Pensions - Articles - Opting out of a workplace pension could cost you GBP542k


As auto-enrolment minimum contributions are set to rise from 5% to 8% in April, Aegon analysis shows the cost of opting out of a workplace pension scheme

 Since its introduction in 2012, over 10 million people have been automatically enrolled into a workplace pension**. Upon launch, the total minimum contribution level was set at 2% remaining at this level until April 2018 when it was increased to 5%. From 6th April, this will rise further to a level of 8%, incorporating a 4% employee contribution, 3% employer contribution and government tax relief topping this up by 1%.

 However, although employees will benefit from an increase in ‘free money’ in the form of higher employers’ contribution and government bonus, there are still some employees who will choose to opt-out out of their workplace pension. Government figures show around 9% of employees opted-out of their workplace pension for the financial year 2016/2017*** and whilst the rises in minimum contributions levels have not led to significant increases in opt out rates, those who do choose to withdraw stand to lose out considerably over the course of their working life.

 A 22 year old joining a workplace pension scheme in April will currently receive their state pension at the age of 68 in 2065. Aegon analysis finds that this employee, joining the scheme on UK average earnings, will lose out on a fund of £542k by 2065 if they opt out of the scheme. As well as personal contributions, this fund would include their employers’ contributions, government bonus and investment returns.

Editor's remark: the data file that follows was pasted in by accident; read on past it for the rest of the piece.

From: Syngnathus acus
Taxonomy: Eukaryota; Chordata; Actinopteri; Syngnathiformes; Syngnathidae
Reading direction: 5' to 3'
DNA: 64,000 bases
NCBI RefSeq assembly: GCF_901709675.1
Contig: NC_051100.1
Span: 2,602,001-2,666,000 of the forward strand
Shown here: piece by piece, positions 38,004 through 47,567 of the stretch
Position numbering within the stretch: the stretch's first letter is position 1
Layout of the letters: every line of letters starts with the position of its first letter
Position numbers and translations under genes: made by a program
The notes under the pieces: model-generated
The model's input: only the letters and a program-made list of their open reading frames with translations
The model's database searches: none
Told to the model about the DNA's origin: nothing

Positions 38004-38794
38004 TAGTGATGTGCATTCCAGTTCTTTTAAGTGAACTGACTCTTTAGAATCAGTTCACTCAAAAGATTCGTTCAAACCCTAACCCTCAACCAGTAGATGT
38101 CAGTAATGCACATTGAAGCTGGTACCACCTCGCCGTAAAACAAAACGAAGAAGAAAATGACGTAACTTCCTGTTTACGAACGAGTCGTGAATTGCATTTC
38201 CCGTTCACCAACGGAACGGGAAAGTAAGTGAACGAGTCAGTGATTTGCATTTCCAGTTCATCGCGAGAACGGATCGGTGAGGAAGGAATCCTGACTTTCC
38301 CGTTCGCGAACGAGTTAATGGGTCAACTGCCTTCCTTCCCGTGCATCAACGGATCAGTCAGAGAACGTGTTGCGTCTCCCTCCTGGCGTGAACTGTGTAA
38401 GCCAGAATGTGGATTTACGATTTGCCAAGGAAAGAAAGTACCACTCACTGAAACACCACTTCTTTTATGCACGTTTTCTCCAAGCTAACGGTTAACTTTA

Kate Smith, Head of Pensions at Aegon, comments: “Whilst retirement may seem distant for many young workers and is often pushed to the back of minds, choosing to opt out of a workplace pension can be a costly mistake. Immediate priorities such as saving for a house deposit will inevitably be the focus for those starting on the career ladder. However, young employees should not choose to forgo their pension contributions as they could stand to lose out on a significant pension pot if they fail to rejoin.

 “From April 6th, an individual contributing £40 a month from take-home pay into their pension will receive a £10 bonus from the government, assuming 20% tax relief, and £30 from their employer. This brings the total amount going into their pension to £80 and the decision to opt out effectively means throwing away these benefits.

 “Workplace pensions are beginning to turn around the UK’s savings habits. For many employees, it is their main means of savings for retirement and we should applaud the role that auto-enrolment has played in this. However, for people to achieve the level of retirement income they aspire to they need to save more.

 “The rise in minimum contribution levels for auto-enrolment is another step in the right direction for increasing long-term savings, but individuals need to understand that contributing just the minimum amount is likely to leave them with a shortfall in retirement.”  

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